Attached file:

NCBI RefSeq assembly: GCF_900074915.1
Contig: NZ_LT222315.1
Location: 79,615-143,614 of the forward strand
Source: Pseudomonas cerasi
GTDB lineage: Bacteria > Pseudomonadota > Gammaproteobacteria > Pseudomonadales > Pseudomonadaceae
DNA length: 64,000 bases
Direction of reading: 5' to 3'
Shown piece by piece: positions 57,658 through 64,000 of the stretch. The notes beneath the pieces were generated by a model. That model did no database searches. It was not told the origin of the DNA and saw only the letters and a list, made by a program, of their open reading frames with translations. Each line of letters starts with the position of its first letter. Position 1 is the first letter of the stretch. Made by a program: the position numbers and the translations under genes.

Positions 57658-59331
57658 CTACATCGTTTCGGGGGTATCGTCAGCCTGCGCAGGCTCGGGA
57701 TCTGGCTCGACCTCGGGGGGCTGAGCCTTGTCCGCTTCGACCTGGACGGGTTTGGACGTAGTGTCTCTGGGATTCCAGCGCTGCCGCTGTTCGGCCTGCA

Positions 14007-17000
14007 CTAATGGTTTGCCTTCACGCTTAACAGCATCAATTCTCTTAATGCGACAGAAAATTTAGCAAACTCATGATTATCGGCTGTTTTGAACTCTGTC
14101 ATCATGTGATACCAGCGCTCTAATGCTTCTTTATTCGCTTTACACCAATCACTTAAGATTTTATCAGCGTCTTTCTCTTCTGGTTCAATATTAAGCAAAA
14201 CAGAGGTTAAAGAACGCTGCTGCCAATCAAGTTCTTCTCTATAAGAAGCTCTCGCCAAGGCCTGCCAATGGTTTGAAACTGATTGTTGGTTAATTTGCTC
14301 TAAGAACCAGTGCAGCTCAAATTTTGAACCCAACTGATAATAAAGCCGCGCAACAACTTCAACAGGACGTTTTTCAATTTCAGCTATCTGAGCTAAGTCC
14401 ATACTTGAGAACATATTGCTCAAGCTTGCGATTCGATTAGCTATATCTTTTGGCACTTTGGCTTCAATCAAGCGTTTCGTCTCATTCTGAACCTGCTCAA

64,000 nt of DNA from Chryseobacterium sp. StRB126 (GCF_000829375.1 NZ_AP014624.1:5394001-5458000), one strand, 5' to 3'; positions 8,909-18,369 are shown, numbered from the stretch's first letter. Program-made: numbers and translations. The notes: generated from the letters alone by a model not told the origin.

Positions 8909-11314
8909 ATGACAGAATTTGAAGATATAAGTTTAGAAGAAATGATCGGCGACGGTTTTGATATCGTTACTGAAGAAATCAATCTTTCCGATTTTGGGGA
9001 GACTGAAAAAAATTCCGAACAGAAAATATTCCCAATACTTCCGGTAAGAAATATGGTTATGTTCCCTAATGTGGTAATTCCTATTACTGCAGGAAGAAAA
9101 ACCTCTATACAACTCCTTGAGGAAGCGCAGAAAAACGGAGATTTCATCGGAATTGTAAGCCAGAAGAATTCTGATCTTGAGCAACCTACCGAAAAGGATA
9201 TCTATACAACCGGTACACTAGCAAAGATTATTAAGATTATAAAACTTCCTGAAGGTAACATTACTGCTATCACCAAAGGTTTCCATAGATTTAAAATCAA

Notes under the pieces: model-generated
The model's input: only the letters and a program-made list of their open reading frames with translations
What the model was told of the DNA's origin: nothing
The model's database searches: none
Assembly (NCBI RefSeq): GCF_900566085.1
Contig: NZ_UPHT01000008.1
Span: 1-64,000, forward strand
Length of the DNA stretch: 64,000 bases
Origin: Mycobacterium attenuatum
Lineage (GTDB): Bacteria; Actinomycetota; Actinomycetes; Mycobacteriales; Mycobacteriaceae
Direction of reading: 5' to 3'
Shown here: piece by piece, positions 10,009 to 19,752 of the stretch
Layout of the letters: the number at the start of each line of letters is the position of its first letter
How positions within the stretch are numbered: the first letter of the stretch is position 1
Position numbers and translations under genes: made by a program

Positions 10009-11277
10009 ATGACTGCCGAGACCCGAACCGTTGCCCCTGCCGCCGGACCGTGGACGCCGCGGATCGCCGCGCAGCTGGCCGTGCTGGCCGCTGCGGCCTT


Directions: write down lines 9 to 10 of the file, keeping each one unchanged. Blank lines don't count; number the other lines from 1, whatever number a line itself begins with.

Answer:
Positions 57658-59331
57658 CTACATCGTTTCGGGGGTATCGTCAGCCTGCGCAGGCTCGGGA